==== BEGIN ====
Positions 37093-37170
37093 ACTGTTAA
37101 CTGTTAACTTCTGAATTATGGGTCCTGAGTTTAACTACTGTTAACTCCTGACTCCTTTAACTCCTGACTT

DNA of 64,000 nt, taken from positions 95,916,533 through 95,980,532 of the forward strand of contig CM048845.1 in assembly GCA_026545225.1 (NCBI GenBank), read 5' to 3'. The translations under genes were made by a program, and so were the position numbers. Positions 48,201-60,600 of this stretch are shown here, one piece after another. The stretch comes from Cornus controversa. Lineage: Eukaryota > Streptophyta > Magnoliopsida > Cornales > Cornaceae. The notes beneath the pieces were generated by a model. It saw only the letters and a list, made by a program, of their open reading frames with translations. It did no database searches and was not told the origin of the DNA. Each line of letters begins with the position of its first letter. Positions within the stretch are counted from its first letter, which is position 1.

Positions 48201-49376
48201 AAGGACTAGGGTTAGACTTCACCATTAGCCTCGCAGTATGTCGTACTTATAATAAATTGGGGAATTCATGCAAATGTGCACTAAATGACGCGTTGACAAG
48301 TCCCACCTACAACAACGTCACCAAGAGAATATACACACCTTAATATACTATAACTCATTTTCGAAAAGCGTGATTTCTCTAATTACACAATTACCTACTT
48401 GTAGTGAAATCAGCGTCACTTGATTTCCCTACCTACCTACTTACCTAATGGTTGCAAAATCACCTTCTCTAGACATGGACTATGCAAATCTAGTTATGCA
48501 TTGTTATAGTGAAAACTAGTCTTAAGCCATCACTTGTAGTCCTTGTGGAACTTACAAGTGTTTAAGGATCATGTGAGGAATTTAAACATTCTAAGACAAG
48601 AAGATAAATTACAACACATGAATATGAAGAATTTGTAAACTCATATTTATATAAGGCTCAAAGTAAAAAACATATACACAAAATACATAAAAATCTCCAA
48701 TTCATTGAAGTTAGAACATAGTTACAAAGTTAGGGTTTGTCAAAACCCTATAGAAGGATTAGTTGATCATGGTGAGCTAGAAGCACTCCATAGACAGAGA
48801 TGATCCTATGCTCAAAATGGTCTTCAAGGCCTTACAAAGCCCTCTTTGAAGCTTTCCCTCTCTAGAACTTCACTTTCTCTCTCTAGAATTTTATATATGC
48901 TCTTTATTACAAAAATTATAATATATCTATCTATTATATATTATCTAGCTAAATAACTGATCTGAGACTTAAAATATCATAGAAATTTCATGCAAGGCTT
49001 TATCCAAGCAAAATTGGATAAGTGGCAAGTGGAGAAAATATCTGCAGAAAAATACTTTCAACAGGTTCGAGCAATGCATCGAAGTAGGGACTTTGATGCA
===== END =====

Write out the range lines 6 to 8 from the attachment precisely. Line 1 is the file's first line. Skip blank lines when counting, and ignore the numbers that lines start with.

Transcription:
48201 AAGGACTAGGGTTAGACTTCACCATTAGCCTCGCAGTATGTCGTACTTATAATAAATTGGGGAATTCATGCAAATGTGCACTAAATGACGCGTTGACAAG
48301 TCCCACCTACAACAACGTCACCAAGAGAATATACACACCTTAATATACTATAACTCATTTTCGAAAAGCGTGATTTCTCTAATTACACAATTACCTACTT
48401 GTAGTGAAATCAGCGTCACTTGATTTCCCTACCTACCTACTTACCTAATGGTTGCAAAATCACCTTCTCTAGACATGGACTATGCAAATCTAGTTATGCA